From June 6, 2021, the Resolution of the Cabinet of Ministers of 08.07.1996 No. 444, which approved the Regulation on the supply of goods in the Republic of Belarus, which had been in force for almost 25 years, was declared invalidated. This regulatory legal act was, along with the Civil Code, one of the key documents regulating intra-republican supplies in the Republic of Belarus. Some norms from the said Regulation are already so firmly rooted in the minds of suppliers and buyers (first of all, we are talking about suppliers’ liability for violation of the terms of delivery) that it will take a long time to get used to their absence.

So, what rules will no longer be from June 6, 2021:

1. Previously, the rule was in effect, according to which, if the contract did not specify the time within which the goods must be delivered, by default a three-month period from the date of the conclusion of the supply contract was in effect. Now this term is gone. The rule already established in judicial practice will be applied: in the absence of the delivery time agreed by the parties in the contract, this period will be determined according to the rule of Article 295 of the Civil Code, namely: if the supplier does not deliver the goods, then the buyer will have to submit to the supplier a written demand for delivery, which must be executed no later than 7 days from the date of its receipt.

2. Previously, there was a rule that legal entities and individual entrepreneurs were required to report to law enforcement agencies about all facts of embezzlement and abuse in excess of 50 minimum wages within 3 days, if such were discovered during the acceptance of goods. Now this rule is gone. Although, in fairness, it should be noted that even before that very few people knew about the existence of such a rule.

3. Perhaps the most noticeable change is the abolition of a number of legal penalties, which by default (unless otherwise specified in the contract) were applied to the relations of the parties under the supply contract, in particular:

The supplier’s liability for non-delivery or non-delivery of goods in the form of a forfeit (fine) in the amount of 10% of the value of the goods not delivered or not delivered on time is abolished. This type of forfeit was quite often used in practice, although many suppliers found out about its existence only in court. The supplier’s liability for the supply of goods out of range in the form of a forfeit (fine) in the amount of 10% of the cost of such goods delivered with a violation of the range is abolished. The supplier’s liability for the supply of incomplete or low-quality goods in the form of a forfeit (fine) in the amount of 25% of the cost of such goods is abolished.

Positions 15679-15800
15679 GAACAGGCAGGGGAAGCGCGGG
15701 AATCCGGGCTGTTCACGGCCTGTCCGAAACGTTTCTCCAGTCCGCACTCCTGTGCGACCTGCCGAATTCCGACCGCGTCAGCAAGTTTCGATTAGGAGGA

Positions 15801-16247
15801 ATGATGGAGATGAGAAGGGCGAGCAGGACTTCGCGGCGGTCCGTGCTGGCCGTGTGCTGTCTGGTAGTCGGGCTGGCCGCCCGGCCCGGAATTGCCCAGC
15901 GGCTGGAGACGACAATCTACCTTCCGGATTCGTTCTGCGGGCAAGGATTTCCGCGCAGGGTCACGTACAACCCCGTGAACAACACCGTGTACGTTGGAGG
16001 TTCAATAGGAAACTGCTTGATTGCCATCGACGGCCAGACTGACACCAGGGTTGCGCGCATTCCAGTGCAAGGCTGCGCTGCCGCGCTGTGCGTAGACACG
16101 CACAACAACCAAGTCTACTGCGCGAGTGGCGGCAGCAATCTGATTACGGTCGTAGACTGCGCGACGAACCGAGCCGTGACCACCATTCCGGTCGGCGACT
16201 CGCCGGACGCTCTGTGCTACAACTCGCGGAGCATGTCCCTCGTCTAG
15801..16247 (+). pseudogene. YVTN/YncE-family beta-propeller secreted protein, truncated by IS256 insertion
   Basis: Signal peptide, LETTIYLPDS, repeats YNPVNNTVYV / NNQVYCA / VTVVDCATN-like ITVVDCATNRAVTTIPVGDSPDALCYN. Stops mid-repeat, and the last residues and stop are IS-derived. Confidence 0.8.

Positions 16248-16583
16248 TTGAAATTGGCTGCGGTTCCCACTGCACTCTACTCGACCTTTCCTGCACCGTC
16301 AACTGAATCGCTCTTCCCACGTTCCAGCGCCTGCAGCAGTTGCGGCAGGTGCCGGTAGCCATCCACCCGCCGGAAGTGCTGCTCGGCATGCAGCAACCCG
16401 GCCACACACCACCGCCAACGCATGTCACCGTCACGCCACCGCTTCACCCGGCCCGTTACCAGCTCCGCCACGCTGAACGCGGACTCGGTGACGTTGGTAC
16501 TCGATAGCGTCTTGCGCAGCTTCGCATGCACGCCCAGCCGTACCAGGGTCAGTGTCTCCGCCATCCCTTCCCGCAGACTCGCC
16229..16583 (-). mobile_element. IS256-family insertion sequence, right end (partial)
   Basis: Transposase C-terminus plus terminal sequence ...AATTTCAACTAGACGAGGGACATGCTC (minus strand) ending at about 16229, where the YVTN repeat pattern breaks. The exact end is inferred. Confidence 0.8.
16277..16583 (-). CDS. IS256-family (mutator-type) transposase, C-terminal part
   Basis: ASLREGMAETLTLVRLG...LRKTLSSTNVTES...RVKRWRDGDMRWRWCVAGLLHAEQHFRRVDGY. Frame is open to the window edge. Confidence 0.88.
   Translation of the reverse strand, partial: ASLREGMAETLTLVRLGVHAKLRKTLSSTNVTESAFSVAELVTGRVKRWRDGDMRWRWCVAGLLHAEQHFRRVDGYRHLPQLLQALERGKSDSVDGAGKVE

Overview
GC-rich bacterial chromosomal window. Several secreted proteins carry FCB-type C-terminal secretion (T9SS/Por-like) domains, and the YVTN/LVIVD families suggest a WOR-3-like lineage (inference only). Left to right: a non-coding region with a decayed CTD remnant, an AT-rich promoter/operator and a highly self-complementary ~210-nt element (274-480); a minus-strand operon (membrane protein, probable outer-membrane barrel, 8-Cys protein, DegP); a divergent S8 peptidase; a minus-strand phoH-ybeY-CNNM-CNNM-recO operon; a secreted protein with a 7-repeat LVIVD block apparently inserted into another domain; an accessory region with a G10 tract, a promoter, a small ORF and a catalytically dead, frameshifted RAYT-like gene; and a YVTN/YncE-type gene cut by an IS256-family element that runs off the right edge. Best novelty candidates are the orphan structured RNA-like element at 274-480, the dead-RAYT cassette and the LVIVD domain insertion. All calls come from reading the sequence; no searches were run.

4. The possibility of collecting a forfeit (fine) and losses incurred without offsetting the forfeit (fine) is lost in the event of delivery of inadequate quality or incomplete goods.

What do suppliers and buyers need to know?

Will the Supply Regulation apply after June 6, 2021? Will only apply to deliveries made before that date. That is, if the TTN or TN was issued and, accordingly, the goods were shipped earlier than this date, then the Regulation is applicable, if later, it will not apply. What can be done about this? If you want to apply any of the provisions of the Supply Regulation in the future (for example, the rules on the responsibility of the Supplier), you just need to duplicate the relevant provisions in your contract, and they will be applied based on your contract.

In addition, one should not forget that most often the levied penalty – a penalty for violating the terms of payment for the delivered goods – has always been absent in the Regulation on the supply of goods, and in the legislation as a whole. Therefore, if you want to collect such a penalty, you must specifically indicate this in your delivery contract.

If you have any questions regarding the new rules for the supply of goods in Belarus, please contact us. We will be happy to help you.